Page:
CHARLESTON, W.Va. -- Many signs indicate that the 29 miners killed at the Upper Big Branch Mine did not have to die and that there was unwarranted neglect in Massey's operation.
After the Farmington-Mannington tragedy in 1968, which killed 78 miners including the current governor's uncle, Congress passed the Coal Mine Health and Safety Act of 1969. This tough act involved Sen. Jennings Randolph, Sen. Harrison Williams and Rep. Ken Hechler, who brought widows from Mannington to the halls of Congress.
The act stated in Section 75.32 that in coal mines opened after 1970 (such as the Upper Big Branch Mine), air intake and return entries must be separated from belt haulage entries. This is because coal releases methane, belt areas are fire-prone, and fire creates carbon monoxide. Clearly, this is a deadly and explosive combination that incoming air could push back onto miners working at the face. Thus, the combination of belt coal going out with fresh air coming in was outlawed.
Coal companies were not happy with this provision, since it required an expensive separate passageway for ventilation. Thus, companies began a campaign to change the law. Such a campaign is not a new technique. In fact there is a definite pattern with critical legislation in the aftermath of a crisis or tragedy. The basic strategy is: show compassion, act tough, placate people, pass legislation, and then, after time heals, modify impact. Whether it is voiding the Wagner Act with Taft-Hartley or gutting a key section of the Coal Mine Safety and Health Act of 1969 with federally blessed modifications, the outcome is the same. Ordinary working people are blindsided by a morass of bureaucratic policies, processes, compromises and false expectations.
The 1977 Federal Mine Safety and Health Act was used to open the door for the belt-air modification. Under Section 101, it states that the Secretary of Labor "may allow the modification of the application of a mandatory safety standard to a mine if decided by the secretary of labor." This key section created opportunity for coal companies to avoid compliance with the 1969 law.
Massey CEO Don Blankenship knew the game plan well. Massey appealed most citations, thereby blocking corrections and showing a misleading good safety record. Blankenship was anti-union, as exhibited during earlier days at a Massey mine in Mingo County when he placed an armored personnel carrier at the mine's entrance to intimidate miners. He wanted no part of safer unionized operations, since they come with mine safety committees and an experienced miner who tours the mines with inspectors at all times. Blankenship was known to cut corners and one corner was eliminating an expensive neutral entry to separate ventilating the mine.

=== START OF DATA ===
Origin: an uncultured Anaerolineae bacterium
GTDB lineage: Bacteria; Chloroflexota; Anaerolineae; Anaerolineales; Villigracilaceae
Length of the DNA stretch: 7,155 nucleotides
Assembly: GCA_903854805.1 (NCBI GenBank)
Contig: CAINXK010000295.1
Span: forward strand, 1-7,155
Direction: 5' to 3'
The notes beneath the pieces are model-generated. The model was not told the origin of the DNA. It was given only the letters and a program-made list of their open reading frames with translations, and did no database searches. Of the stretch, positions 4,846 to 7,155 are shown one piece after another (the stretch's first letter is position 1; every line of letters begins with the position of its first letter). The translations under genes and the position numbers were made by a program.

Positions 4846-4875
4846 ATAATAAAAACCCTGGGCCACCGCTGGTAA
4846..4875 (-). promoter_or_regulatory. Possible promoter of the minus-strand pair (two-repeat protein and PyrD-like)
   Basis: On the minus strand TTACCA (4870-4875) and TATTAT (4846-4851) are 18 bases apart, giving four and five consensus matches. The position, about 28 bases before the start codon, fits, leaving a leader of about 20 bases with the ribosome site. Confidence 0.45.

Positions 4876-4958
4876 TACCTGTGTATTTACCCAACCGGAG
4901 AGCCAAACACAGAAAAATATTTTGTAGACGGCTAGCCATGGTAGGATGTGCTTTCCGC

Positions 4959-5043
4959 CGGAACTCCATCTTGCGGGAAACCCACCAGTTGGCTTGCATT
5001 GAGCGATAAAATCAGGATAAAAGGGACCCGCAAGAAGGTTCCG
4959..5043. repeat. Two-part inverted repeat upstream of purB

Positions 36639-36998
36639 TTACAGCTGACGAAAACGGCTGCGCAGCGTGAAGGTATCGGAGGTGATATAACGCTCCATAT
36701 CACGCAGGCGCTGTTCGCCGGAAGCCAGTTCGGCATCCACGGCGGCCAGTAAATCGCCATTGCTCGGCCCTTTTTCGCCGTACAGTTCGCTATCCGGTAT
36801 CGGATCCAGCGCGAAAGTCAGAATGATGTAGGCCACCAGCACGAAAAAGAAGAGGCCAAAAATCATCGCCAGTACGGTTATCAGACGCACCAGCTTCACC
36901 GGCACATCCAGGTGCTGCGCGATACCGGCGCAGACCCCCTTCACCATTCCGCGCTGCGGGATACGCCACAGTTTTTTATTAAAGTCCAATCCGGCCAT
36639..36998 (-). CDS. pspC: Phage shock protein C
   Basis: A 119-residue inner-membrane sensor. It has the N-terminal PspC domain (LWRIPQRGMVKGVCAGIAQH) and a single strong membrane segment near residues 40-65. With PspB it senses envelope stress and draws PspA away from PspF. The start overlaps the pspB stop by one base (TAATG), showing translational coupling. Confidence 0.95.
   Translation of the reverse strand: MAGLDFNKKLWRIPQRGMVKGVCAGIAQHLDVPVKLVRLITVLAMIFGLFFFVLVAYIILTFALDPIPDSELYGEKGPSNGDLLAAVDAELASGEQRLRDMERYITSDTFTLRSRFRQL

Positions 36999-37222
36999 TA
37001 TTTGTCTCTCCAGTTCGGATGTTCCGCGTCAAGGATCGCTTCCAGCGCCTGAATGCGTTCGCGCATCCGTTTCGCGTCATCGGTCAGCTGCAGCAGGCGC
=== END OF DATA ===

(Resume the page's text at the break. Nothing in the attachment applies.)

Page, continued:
Using the 1977 Act, Massey was granted many "modifications" to the 1969 Coal Mine Health and Safety Act in August, 2000. Two Massey operations were Performance Coal and Aracoma Coal. Both modifications were to use air coursed through the conveyor belt entry to ventilate active working places. Both modifications were approved by MSHA. Both operations were opposed by miners. Both operations killed coal miners.
Much is known about ventilation. Coal contains methane and mining causes coal dust. The two ingredients are potentially explosive. Venting fresh air over exiting coal on a belt contaminates the incoming air. When ignited, carbon monoxide is formed, which is also deadly when incoming air pushes that gas back to the working face.
Ignitions can be caused by many factors. When you have a gassy mine, however, extreme vigilance must always prevail. One might not want to grant a blasting permit for a massive surface operation directly overhead, thereby creating possible rock friction. One might not want to see spliced cables or electrical connections that are readily bridged when inspectors leave. One might want methane detectors to be in many locations. One might want mine inspectors to have similar authority as, for example, state conservation officers, who are fully certified police with the same authority as a state trooper, to take immediate actions including arresting personnel responsible for unwarranted and willful violations endangering the safety of coal miners.
While hearings and investigations about the disaster at Montcoal will now begin, there are some immediate actions that might be worthy of consideration: